Clean Energy Funding Issues May Attract Investment from China | The Fiscal Times

President Obama is touting alternatives to foreign oil, research funds are flowing into renewable energy and venture capital is again surging into the clean technology sector. But the shift to clean energy is still a long way off. As established startups move towards building their first commercial facilities, some are struggling to find the funding to scale up. They’ve exhausted much of their venture capital and can’t yet satisfy the strict risk terms of traditional lenders.

The struggle to find funds to commercialize innovative clean technologies is turning into what industry insiders call the “valley of death,” delaying implementation of wind, solar power, low-carbon fuels, and systems that make energy use more efficient. To build their first full-scale facilities, clean technology startups can require up to 100 times more capital than new software or biotech companies. “Instead of dying for lack of $5 million, clean tech startups can stall and die for the lack of $50 million or $500 million,” says Greg Neichin, vice president of Cleantech Group, which tracks market trends. It may be easier to invent green technologies than to finance their commercial production.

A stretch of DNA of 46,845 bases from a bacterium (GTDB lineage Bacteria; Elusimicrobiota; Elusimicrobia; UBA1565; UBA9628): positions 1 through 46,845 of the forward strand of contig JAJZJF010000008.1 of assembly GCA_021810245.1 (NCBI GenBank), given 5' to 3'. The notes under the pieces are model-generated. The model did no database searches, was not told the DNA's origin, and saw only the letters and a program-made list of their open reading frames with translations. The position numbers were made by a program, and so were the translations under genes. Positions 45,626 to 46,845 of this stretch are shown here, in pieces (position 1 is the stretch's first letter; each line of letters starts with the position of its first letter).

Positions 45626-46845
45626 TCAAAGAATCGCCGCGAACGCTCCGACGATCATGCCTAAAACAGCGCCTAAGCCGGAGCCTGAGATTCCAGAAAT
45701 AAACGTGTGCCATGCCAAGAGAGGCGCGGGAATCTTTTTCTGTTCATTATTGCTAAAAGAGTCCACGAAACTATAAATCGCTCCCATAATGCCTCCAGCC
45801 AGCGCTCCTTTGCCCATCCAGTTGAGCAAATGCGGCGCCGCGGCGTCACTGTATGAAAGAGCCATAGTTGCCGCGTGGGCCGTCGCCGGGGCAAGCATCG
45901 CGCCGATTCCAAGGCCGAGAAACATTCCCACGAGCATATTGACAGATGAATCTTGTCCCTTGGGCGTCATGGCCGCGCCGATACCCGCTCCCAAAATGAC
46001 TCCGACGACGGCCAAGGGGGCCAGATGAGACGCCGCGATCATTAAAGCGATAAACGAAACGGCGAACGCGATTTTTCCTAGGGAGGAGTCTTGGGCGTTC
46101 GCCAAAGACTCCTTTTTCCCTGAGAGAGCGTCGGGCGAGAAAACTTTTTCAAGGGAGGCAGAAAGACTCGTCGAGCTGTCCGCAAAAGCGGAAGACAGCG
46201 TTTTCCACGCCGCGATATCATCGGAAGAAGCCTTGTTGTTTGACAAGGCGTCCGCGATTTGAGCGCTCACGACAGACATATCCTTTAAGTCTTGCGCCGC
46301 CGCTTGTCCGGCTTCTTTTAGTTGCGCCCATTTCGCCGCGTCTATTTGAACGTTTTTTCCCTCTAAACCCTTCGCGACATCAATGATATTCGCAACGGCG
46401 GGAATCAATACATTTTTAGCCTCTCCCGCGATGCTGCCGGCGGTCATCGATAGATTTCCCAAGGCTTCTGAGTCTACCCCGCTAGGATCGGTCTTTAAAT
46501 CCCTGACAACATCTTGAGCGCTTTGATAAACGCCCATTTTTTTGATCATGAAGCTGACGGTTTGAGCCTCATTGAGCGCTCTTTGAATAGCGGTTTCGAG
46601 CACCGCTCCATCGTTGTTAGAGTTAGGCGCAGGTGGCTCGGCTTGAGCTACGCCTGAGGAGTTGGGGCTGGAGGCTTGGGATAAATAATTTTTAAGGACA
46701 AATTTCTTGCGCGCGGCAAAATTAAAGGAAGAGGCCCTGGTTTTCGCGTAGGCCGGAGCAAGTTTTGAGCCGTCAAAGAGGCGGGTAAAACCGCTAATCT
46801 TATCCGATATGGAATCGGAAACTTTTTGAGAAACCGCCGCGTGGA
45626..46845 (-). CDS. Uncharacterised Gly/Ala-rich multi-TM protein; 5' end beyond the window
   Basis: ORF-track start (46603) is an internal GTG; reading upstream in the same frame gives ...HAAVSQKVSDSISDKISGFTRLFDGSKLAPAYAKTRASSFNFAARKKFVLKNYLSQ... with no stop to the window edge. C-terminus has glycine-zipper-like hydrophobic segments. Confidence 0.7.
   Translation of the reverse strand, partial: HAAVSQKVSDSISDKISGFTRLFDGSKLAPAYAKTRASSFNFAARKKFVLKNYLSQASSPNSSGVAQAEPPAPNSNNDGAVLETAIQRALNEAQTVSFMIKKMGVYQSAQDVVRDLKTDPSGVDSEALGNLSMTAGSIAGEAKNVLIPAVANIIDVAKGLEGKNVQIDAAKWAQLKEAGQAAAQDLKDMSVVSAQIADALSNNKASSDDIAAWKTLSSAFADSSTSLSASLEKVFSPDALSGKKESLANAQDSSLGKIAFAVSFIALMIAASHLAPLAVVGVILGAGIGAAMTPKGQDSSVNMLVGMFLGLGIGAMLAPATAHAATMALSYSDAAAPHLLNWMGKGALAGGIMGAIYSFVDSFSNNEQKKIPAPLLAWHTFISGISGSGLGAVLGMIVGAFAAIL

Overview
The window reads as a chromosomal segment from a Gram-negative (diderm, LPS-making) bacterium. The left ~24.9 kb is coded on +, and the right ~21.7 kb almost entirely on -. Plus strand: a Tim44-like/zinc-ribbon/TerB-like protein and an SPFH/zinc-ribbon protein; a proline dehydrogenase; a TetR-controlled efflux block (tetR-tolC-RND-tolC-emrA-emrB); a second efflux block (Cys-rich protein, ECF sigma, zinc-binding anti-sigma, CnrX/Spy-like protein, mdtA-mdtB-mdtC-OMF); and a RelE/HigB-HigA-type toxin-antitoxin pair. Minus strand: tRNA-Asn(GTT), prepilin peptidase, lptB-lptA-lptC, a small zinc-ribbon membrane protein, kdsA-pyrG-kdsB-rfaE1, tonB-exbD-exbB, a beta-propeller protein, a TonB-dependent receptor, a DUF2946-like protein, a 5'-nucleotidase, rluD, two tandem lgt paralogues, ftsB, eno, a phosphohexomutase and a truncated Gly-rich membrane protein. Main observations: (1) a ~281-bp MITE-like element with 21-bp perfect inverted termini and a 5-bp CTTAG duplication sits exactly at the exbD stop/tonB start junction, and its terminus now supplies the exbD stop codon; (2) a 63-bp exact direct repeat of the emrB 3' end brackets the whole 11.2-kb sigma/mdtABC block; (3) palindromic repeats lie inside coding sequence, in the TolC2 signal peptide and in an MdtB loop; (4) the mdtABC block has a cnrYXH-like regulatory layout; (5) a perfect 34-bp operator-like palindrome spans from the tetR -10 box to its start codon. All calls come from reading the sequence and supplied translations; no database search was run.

Consider GreatPoint Energy. The Cambridge, Mass., company has raised $150 million in venture capital and strategic investor funding since 2005 to develop a process that converts coal into cleaner burning natural gas and that can capture and store its carbon dioxide emissions. Big companies, including AES Corp., Dow Chemical, Peabody Energy and Suncor Energy, lined up early to invest and team up with GreatPoint. Now that the process has been proven on a pilot scale, GreatPoint needs another $200 million to $400 million to build a plant big enough to prove the technology will work at commercial scale. That’s more than many venture capitalists are willing to risk. And because the technology is still evolving and GreatPoint’s business model is untested, project financiers and private equity investors lack the experience to assess the project’s risks…

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